These next two were completely new to me, and I've been looking forward to trying them for quite some time. Augustijn Ale is brewed by the Brouwerij Van Steenberge, makers of Gulden Draak and the brilliant Piraat, while Schneider Weisse Aventinus is a Weizen-Doppelbock recommended to me by The Beer Nut, after I finally tasted the Schneider Hefe-Weizen (Tap 7).
The Augustijn Blond was out of date, and I did detect slightly off flavours akin to the terrible St Bernardus Tripel. It poured like a good Belgian Pale, truly on the blonde side of golden. On the nose, I got the aforementioned 'off' smells - medicinal, cooked vegetable and metallic hint - but it redeems itself with it's fizzy, spicy fruit and underlying caramel malt. This routine is played out on the tongue as well. Off flavours need to be fought through initially, but the reward is sweet - sharp, juicy citrus fruit calmed and smoothed by the woody caramel malt. The body's ok, and I'm starting to think I was imagining the off characteristics. The beer gets better after sitting in the glass for a time.
This is the fourth pale beer (Belgian strong pale ale or Tripel) that I've had similar dodgy flavours of aromas to. If someone could tell me how I an properly identify a bad beer I'd appreciate it - I don't like to think it's all in my head.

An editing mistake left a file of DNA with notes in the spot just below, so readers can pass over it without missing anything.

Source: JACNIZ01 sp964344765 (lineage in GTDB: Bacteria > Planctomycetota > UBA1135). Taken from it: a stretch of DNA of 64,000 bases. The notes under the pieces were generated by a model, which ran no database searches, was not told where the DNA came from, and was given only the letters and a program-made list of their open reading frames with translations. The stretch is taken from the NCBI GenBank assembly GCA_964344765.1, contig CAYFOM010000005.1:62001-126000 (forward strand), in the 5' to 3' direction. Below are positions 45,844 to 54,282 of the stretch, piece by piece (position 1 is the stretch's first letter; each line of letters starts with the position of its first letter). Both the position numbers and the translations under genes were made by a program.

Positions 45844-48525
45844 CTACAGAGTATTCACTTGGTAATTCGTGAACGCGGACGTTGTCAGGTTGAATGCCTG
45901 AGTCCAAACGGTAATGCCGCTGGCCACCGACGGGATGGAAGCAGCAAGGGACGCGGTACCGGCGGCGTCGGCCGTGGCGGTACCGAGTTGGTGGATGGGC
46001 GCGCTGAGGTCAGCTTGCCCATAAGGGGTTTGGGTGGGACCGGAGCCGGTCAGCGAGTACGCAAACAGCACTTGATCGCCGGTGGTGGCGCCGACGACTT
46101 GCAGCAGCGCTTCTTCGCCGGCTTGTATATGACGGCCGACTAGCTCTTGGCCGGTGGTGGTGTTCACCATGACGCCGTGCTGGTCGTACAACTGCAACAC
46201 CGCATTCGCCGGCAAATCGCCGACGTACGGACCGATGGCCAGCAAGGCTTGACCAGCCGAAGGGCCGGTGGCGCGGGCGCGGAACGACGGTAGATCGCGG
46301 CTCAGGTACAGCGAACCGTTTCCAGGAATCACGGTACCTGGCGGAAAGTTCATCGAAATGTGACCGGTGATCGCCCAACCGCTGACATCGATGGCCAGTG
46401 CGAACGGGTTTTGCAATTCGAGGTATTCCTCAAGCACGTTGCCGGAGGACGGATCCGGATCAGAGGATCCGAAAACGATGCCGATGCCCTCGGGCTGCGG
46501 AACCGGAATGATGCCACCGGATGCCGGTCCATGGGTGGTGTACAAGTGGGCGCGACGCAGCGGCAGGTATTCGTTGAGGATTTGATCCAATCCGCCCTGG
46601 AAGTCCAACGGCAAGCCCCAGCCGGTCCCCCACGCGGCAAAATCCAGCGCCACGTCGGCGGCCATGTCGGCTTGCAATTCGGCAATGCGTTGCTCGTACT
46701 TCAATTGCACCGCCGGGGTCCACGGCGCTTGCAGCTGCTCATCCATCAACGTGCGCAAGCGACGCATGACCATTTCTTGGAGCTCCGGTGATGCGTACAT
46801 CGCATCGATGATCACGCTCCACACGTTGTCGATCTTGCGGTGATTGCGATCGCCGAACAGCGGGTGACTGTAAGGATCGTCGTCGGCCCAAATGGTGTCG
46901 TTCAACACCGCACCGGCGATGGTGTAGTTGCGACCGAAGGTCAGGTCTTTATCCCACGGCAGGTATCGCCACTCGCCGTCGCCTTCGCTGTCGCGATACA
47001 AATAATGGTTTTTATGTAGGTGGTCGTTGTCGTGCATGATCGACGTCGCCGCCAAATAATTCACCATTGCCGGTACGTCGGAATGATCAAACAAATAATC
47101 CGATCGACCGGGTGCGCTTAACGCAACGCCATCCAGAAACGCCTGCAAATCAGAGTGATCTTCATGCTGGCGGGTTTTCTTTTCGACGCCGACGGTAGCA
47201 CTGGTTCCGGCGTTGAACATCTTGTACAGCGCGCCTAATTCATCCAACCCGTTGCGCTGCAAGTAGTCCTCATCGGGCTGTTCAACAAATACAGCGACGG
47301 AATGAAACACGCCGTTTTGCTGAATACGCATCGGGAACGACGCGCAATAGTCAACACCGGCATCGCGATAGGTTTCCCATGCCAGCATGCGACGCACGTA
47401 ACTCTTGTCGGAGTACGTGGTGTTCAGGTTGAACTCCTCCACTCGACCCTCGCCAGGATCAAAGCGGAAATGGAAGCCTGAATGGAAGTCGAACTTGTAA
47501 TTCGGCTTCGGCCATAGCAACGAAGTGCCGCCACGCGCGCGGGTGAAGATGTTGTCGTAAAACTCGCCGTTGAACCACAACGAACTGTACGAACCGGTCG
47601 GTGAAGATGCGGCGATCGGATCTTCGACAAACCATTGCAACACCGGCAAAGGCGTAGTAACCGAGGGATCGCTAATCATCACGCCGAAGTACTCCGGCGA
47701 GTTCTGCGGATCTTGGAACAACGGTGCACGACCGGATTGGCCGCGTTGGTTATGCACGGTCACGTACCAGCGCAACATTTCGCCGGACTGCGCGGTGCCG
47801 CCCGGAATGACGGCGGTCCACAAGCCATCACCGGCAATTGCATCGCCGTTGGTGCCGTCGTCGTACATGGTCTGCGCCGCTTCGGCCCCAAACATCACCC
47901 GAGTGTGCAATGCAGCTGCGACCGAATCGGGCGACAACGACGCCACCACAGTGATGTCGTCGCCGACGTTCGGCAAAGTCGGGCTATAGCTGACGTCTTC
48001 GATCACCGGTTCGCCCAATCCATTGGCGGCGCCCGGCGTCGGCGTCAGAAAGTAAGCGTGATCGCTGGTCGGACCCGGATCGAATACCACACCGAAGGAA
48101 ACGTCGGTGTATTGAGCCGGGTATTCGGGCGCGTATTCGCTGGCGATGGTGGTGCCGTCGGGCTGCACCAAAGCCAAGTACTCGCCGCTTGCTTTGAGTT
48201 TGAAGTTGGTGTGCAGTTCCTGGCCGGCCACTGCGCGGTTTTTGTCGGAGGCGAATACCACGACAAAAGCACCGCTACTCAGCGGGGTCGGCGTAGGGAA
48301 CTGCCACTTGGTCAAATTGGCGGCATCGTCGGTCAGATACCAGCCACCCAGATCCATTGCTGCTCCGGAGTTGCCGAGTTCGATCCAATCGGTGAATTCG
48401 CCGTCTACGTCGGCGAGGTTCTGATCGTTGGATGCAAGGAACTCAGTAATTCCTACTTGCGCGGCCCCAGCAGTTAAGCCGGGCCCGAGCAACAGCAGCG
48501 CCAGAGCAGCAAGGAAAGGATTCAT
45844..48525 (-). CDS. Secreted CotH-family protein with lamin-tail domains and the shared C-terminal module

Next up is Schneider Weisse Tap 6 - Unser Aventinus. My first Weizenbock was the Weihenstephaner Vitus, and while it was enjoyable, it was not what I was expecting. No, I was expecting something much more like the Aventinus. It pours a muddy water brown with a small white head that doesn't retain. The aroma is lovely, according to my notes. Hefe smells are smothered by thick malty sweetness, dark fruits, hints of smoke and sharp twang of yeast. The taste opens with citrus and banana sherbert and yeast, followed by dark wooden toffee malt, dark fruits and a hint of bubblegum. There's a certain Belgian quality to this beer, and I can't help but find suggestions of Mc Chouffe dotted here and there in the taste. It's very tasty, very satisfying, and the alcohol heat at the end makes it a mighty comforting drink. 500mls of an 8.2% beer should not be this easy.
Both beers worth a try, but Aventinus is likely to be the only one that stays on rotation in my cupboard.